Tuesday, November 10, 2015

Developing Empathy for our Patrons - and Each Other

Warning!  This is part one of a two part post.  The second part is: "What We Thing of Each Other's Jobs"

I have found over the last two years that the job of Cluster Leader involves much more than dealing with the logistics of overseeing six individual libraries, their staff and their communities.  It is continuously keeping a finger on the pulse all things North Philadelphia Neighborhood Libraries. This is partially done by listening carefully to verbal as well as non-verbal communication.  It helps tremendously that there are several staff members from up and down the ladder who will apprise me of the prevailing attitudes of the group.  Several months ago, I detected a significant dip in morale, attitude and customer service levels throughout the cluster libraries.  There seemed to be numerous reasons for this, which need not be addressed here.  It was time for action.

At the September meeting, I introduced an activity which I deliberately kept fairly open ended. Using resources from the Design Thinking for Libraries pre-conference training at the 2015 American Libraries Association conference, I chose the Define a Design Challenge Activity.  The activity has four questions.  Groups of 4 - 5 staff identified a user group and worked on their scenarios.

  1. Who is the user group?
  2. What are the problems they struggle with that you could solve?
  3. Is there the potential to explore multiple solutions?
  4. Is it feasible to complete in a 5-6 week timeline?
The scenarios where then passed around to the other groups for a rating process described below.

Rate each design challenge, then add up your score.
Considering the project with the highest score is a dimension that can help you select your project.

Each element is rated from 1 - 5
  1. Instinctively, how excited are you about this design challenge?
  2. What potential for impact in your community does this design challenge have?
  3. How feasible is it to tackle this challenge over the next 5-6 weeks

The groups identified in descending order of their rankings were:

  1. Group:  Patrons
    Problem: Lack of Computer Skills
    Score: 47
  2. Group: Jobseekers
    Problem: Struggle with online applications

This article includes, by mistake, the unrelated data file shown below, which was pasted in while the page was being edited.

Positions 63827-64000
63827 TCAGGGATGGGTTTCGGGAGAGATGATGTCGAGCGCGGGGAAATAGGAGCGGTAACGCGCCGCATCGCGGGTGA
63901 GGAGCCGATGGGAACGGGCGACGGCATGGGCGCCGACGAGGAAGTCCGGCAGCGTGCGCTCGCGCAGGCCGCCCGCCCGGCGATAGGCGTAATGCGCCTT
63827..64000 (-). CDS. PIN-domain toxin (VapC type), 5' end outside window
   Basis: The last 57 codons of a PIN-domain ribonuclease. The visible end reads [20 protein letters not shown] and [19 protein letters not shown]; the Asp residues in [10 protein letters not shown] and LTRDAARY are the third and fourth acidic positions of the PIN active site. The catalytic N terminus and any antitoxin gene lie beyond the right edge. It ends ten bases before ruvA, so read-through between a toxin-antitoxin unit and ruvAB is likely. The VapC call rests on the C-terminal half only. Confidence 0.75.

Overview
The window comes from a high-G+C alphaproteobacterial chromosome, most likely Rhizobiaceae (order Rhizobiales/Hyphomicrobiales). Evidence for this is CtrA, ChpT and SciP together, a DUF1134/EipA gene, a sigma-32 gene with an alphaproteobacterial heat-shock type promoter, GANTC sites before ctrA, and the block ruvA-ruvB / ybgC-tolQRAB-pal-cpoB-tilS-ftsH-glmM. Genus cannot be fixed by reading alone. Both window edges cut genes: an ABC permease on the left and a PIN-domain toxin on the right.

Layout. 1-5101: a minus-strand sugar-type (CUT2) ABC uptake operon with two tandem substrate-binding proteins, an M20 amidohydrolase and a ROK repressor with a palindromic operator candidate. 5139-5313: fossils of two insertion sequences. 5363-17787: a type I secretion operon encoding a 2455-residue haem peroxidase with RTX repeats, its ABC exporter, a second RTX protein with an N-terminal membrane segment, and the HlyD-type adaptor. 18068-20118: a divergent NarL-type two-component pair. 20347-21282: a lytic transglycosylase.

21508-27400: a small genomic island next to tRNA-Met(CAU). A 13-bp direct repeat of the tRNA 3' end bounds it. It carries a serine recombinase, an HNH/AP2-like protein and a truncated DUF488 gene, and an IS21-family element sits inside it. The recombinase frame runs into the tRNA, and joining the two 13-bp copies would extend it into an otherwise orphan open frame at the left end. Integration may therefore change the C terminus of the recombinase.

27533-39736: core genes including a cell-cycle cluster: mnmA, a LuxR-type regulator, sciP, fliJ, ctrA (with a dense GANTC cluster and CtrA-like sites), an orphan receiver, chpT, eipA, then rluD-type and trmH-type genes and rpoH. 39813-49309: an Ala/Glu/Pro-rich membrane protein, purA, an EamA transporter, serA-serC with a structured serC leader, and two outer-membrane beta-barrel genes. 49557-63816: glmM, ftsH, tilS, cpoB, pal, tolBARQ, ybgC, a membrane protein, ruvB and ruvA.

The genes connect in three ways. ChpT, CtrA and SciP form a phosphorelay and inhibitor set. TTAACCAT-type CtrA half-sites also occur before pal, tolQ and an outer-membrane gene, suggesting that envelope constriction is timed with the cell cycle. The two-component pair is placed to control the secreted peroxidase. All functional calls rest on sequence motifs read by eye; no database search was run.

Score: 44
  3. Group: Children (4 - 10)
    Problem: Bored/Unattended
    Score: 38
  4. Group: Staff
    Problem: Lack of Communication
    Score 36
  5. Group: Students
    Problem: Computer help/Boredom/Programs
A month later, at the October meeting, I took this process one step further.  Using the book, Game Storming : A Playbook for Innovators, Rulebreakers, and Changemakers by Dave Gray, Sunni Brown & James Macanufo, I found something called an Empathy Map.  The object is to quickly develop a customer or user profile.  We did a map for each of the groups mentioned above.  My initial intention was to create a simple "Bill of Rights" for each of the user groups as a reminder to staff about why they should be delivering outstanding customer service to everyone. (Photos of the Empathy Maps are at the bottom of this post.)

Close examination of the Empathy Maps indicated some really intuitive insights into all of the user groups, and showed potential paths to take for each.  However, the staff map was screaming for attention.  Clearly, that is where we should be focusing our attention right now.  I spent the next several weeks considering how to address this.

I finally had a plan for the November meeting.  Our activity was very loosely based on exercises I had participated in many years ago at a diversity training.  I divided the group by their job classes. Municipal Guards. Library Assistant 1's.  Digital Resource Specialists with Library Assistant 2s/3s. Librarians and Librarian Supervisors were also together.  Each group was charged with developing a list of the five best and worst parts of each of the other groups' jobs based on their own perceptions. (The results of this is in the post mentioned above - "What We Think of Each Other's Jobs")

We processed this exercise very briefly because of time constraints.  The feedback I received is that there were several "aha" moments for everyone.  There are parts of all of the jobs they had not considered before, and there is a better appreciate for everyone's job.  Next in the plan is to use this insight to build a North Philadelphia Staff Bill of Rights.  What can all staff expect when they come to work every day?  While most of that might seem obvious, my experience is that there are almost always a few surprises when any team comes together to this type of work.

Stay tuned.

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